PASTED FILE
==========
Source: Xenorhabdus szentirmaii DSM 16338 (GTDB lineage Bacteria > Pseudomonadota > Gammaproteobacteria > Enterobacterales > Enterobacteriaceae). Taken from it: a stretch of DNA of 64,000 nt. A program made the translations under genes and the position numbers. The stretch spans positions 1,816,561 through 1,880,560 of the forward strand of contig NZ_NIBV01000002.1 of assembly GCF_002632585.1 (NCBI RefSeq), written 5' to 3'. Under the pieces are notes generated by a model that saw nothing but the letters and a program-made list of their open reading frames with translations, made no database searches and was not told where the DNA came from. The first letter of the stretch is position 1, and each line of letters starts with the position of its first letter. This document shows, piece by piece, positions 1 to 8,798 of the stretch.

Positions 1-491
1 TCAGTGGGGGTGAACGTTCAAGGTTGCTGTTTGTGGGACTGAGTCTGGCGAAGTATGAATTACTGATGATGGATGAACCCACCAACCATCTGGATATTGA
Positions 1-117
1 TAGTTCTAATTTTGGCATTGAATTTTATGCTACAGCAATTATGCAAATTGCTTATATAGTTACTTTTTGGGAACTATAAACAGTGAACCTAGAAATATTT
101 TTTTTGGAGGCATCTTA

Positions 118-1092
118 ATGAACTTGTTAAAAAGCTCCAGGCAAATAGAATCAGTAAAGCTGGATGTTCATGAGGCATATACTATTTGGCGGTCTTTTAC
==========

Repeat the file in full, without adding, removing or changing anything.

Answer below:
Source: Xenorhabdus szentirmaii DSM 16338 (GTDB lineage Bacteria > Pseudomonadota > Gammaproteobacteria > Enterobacterales > Enterobacteriaceae). Taken from it: a stretch of DNA of 64,000 nt. A program made the translations under genes and the position numbers. The stretch spans positions 1,816,561 through 1,880,560 of the forward strand of contig NZ_NIBV01000002.1 of assembly GCF_002632585.1 (NCBI RefSeq), written 5' to 3'. Under the pieces are notes generated by a model that saw nothing but the letters and a program-made list of their open reading frames with translations, made no database searches and was not told where the DNA came from. The first letter of the stretch is position 1, and each line of letters starts with the position of its first letter. This document shows, piece by piece, positions 1 to 8,798 of the stretch.

Positions 1-491
1 TCAGTGGGGGTGAACGTTCAAGGTTGCTGTTTGTGGGACTGAGTCTGGCGAAGTATGAATTACTGATGATGGATGAACCCACCAACCATCTGGATATTGA
Positions 1-117
1 TAGTTCTAATTTTGGCATTGAATTTTATGCTACAGCAATTATGCAAATTGCTTATATAGTTACTTTTTGGGAACTATAAACAGTGAACCTAGAAATATTT
101 TTTTTGGAGGCATCTTA

Positions 118-1092
118 ATGAACTTGTTAAAAAGCTCCAGGCAAATAGAATCAGTAAAGCTGGATGTTCATGAGGCATATACTATTTGGCGGTCTTTTAC